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MSU must find way to clip high-flying Ducks offense

Matt Charboneau
The Detroit News

East Lansing — When Michigan State walked off the field at Autzen Stadium last season, the game it had just played was a blur of bright yellow — Oregon players streaking down the field in a blitz of big plays and second-half scoring.

The big plays came early, and even after Michigan State battled back to take a third-quarter lead, quarterback Marcus Mariota worked his magic in the second half as the Ducks overwhelmed the Spartans, closing the game with 28 straight points.

Mariota used the game to springboard himself to the Heisman Trophy, while Oregon ended up playing for the national championship. Michigan State walked away feeling the momentum for its season had been lost.

“I was sick,” said safety RJ Williamson, whose first-half miscue led to a 70-yard touchdown pass from Mariota to Devon Allen. “I felt like we just lost the national championship because I knew how big of a stage that was, I knew the whole world was watching and I knew how close we were to finishing and winning that game.

“When we were up, I thought we had them. They got the ball kind of rolling a little bit and once it started rolling we couldn’t stop it and they won. I felt like we let them get away with one. ... You just wish you could go back and correct those things, and we have that chance to do that Saturday. I look at is as a redemption game.”

To find that redemption, the fifth-ranked Spartans will have to solve a Ducks offense that looks a lot like last season. Mariota is gone, but in his place is fifth-year senior Vernon Adams, a graduate transfer from Eastern Washington who threw for 246 yards and ran for 94 in the opener.

And he has virtually all the weapons at his disposal Mariota did.

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Sophomore running back Royce Freeman, who scored twice in the fourth quarter against Michigan State, is coming off a 180-yard effort in the opener, when he scored three touchdowns.

“He’s real good,” Michigan State co-defensive coordinator Mike Tressel said. “He keeps his shoulders square, jump-cuts and gets vertical as good as we’ve seen. He’s the type of guy where as a linebacker you cannot fall back from your gap until the ball is already crossed the line of scrimmage because if he bends it back and you fall back he is gonna jump-cut and hit your gap, hit your window. So you have to be disciplined.”

And while Allen is still a question mark as he recovers from knee surgery, the receiving corps is loaded.

Byron Marshall is the only player in Pac-12 Conference history with 1,000 rushing yards in a season and 1,000 receiving yards in another. He scored last week and had four receptions, and is getting a boost this season from the return of Bralon Addison, who missed last season with a knee injury. Addison, who also scored in the opener, had 60 catches for 890 yards and seven touchdowns in 2013.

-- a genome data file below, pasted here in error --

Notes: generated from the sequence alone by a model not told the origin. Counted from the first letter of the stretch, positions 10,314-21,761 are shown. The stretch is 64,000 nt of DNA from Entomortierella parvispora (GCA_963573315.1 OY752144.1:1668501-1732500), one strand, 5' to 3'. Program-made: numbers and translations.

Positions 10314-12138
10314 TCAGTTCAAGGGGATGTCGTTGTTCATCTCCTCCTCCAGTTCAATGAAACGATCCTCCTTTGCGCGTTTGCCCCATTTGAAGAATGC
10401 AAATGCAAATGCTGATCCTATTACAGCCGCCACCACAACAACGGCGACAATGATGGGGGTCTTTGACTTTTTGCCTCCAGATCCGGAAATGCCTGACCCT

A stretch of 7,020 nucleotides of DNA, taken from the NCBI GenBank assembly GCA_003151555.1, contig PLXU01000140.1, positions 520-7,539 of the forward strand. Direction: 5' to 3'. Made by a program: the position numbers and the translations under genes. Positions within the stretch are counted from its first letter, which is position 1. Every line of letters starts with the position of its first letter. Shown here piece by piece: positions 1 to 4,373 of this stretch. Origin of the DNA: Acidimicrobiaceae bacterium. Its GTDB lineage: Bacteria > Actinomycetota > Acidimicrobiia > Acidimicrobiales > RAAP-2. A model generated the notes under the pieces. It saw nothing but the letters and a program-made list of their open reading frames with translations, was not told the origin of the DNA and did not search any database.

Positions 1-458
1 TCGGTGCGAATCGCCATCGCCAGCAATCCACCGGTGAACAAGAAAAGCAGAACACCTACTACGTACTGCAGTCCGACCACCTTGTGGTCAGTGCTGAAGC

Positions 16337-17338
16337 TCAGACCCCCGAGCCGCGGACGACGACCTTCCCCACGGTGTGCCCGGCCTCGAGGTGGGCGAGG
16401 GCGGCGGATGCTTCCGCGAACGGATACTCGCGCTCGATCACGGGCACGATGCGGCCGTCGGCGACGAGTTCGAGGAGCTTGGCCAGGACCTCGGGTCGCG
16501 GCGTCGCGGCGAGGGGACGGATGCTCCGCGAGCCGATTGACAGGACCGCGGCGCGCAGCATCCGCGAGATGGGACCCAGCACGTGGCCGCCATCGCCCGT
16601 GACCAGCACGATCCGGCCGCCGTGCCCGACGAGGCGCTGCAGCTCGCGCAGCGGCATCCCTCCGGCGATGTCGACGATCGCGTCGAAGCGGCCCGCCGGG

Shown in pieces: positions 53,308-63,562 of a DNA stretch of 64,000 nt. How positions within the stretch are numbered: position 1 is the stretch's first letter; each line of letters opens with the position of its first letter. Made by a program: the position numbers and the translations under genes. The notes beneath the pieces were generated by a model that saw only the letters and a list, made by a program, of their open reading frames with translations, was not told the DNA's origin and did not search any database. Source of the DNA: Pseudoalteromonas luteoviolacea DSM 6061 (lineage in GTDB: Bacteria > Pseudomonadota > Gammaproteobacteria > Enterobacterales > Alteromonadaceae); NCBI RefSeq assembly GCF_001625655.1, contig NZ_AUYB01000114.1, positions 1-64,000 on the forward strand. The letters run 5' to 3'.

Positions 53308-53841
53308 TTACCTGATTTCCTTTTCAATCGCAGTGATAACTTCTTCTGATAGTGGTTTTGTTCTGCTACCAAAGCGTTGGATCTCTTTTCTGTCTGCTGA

Tying it together is Adams. He’s not the passer Mariota was, but still is the type of player who can make things happen with his feet. Michigan State coach Mark Dantonio sees a lot of Russell Wilson in Adams.

“What I saw Russell Wilson do is improvise very effectively when he played us,” Dantonio said of the former Wisconsin quarterback. “You see him do that on a weekly basis. I think that’s what you see Adams do. He can improvise. ... His quick body is powerful.”

And though Adams is new to the Oregon system, that doesn’t mean there will be a change in the offensive philosophy. The Ducks are still going to go at a fast pace, something that gave the Spartans problems last season.

“When we timed how fast it was between plays they were actually a second or two faster on average than the games we had broken down,” Tressel said. “So they’re moving. Is it a little bit simpler? I’m sure it is. Mariota is a first-round, big-time player who’d been in the offense for five years. Now you have another experienced player but not experienced in that offense. ...

“There’s probably a few less plays on their call sheet, but it’s fast still.”

Michigan State got better at facing fast-paced teams as last season went on, culminating with a Cotton Bowl victory over Baylor. Now the players believe they’ll be prepared for what Oregon brings.

“I thought we left some plays out there last year that we are more than capable of making,” said Michigan State linebacker Darien Harris, who was unable to bring down Mariota on a key third-down conversion in the third quarter last year.

“I was pretty disappointed in myself for not making some of them. But we have a new opportunity.”

If they seize that opportunity, the redemption they seek could be there. And if it is, the feeling they had in Eugene will be a distant memory.

“This game is one that’s been circled on my calendar,” Williamson said. “This team beat us last year and we have a chance to go out here Saturday and redeem ourselves.”



Oregon at Michigan State

Kickoff: 8 p.m. Saturday, Spartan Stadium, East Lansing

TV/radio: ABC/WJR

Records: No. 5 Oregon 1-0, No. 7 Michigan State 1-0

Line: Michigan State by 3 1/2

Series: Oregon leads 3-2 (Oregon 46-27, Sept. 6, 2014)

Did you know? This is the third home-and-home series between the teams. The home team has won every game.